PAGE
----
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conservatism
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Definition:
Conservatism is the political philosophy based upon the idea that society needs to "conserve" traditional structures of authority and morality. Conservatism as it is understood in the modern era is a product of the French Revolution - specifically, a product of the reaction to the French Revolution by those in society who felt that changes were happening too quickly and going too far.

Conservatives tend to oppose changes in society which, they argue, will only cause a breakdown in traditional beliefs, traditional morals, or traditional social structures. It is a basic premise of conservatism that whatever has worked well in the past should be assumed to be good enough to work just as well in the future, unless very compelling counter-arguments can be offered. Even so, changes which do take place should do so gradually and as an outgrowth of the natural order of things.

Conservatism is ultimately based upon a generally negative and pessimistic view of human nature. The preference for traditional authority systems to maintain social order is premised upon the idea that humans are basically selfish, unreasonable and even violent. These baser instincts cannot be allowed to run rampant and the only defense against them is a strong government and traditional values - they have, after all, managed to preserve society thus far. This can be contrasted with the perspective of liberalism in which human beings are, to one degree or another, "perfectable" providing the right environment is created (usually through some form of social engineering).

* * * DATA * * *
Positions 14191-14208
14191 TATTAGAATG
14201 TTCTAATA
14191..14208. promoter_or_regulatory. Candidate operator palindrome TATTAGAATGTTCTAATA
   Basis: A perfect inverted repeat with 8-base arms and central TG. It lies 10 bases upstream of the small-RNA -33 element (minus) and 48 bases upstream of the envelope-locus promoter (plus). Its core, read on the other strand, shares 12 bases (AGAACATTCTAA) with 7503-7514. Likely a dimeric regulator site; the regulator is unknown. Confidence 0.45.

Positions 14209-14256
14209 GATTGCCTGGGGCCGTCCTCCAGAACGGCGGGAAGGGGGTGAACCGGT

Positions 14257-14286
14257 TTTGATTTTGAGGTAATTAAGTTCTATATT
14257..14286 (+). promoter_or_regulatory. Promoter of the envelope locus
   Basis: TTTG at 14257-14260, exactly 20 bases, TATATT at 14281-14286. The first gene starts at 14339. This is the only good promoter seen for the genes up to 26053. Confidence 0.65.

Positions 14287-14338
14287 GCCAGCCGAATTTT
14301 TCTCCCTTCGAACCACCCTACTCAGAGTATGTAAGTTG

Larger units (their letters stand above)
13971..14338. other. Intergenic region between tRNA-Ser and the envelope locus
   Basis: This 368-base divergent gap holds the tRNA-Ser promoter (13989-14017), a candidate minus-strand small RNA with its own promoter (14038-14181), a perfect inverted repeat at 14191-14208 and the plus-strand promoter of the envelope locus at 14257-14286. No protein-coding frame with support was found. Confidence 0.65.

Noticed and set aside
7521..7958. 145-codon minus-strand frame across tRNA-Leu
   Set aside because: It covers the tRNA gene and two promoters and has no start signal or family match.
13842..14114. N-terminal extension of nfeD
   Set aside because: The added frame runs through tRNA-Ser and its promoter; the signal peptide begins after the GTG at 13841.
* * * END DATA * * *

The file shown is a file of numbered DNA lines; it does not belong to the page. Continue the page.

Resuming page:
Conservatism is often mistaken for the doctrine that government should be small and should not interfere too much with people's lives or with the economy. This is fundamentally incorrect and the error seems to be caused by the fact that conservatives in the United States often campaign on a platform of smaller government. However, closer attention to what they actually support will reveal that they only advocate limited government powers in certain areas, but not in others. For example, such conservatives will favor less government involvement with welfare, but more government involvement with regulating sexual activity.

Thus, it is important to realize that Conservatism is not inherently for more or less government power and authority. Conservatism supports whatever policy will be most likely to support or reinstate traditional forms of morality, authority and social structures. If less government will mean that traditions stay strong, then that is what conservatives will likely support (for example, welfare programs are opposed because they are believed to lead to a breakdown of traditional family structures).

On the other hand, if it takes more government involvement to keep traditions strong, then conservatives will likely support that (for example, laws banning certain private sexual activities are supported because those activities are also believed to lead to a breakdown of traditional family structures).

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Related Resources:

What are Political and Legal Philosophy
The Philosophy of Politics and the Philosophy of Law are often studied separately, but they are presented here jointly because they both come back to the same thing: the study of force. Politics is the study of political force in the general community, while jurisprudence is the study of how laws can and should be used to achieve political and social goals.

What is Philosophy?
What is philosophy? Is there any point in studying philosophy, or is it a useless subject? What are the different branches of philosophy - what's the difference between aestheitcs and ethics? What's the difference between metaphysics and epistemology?

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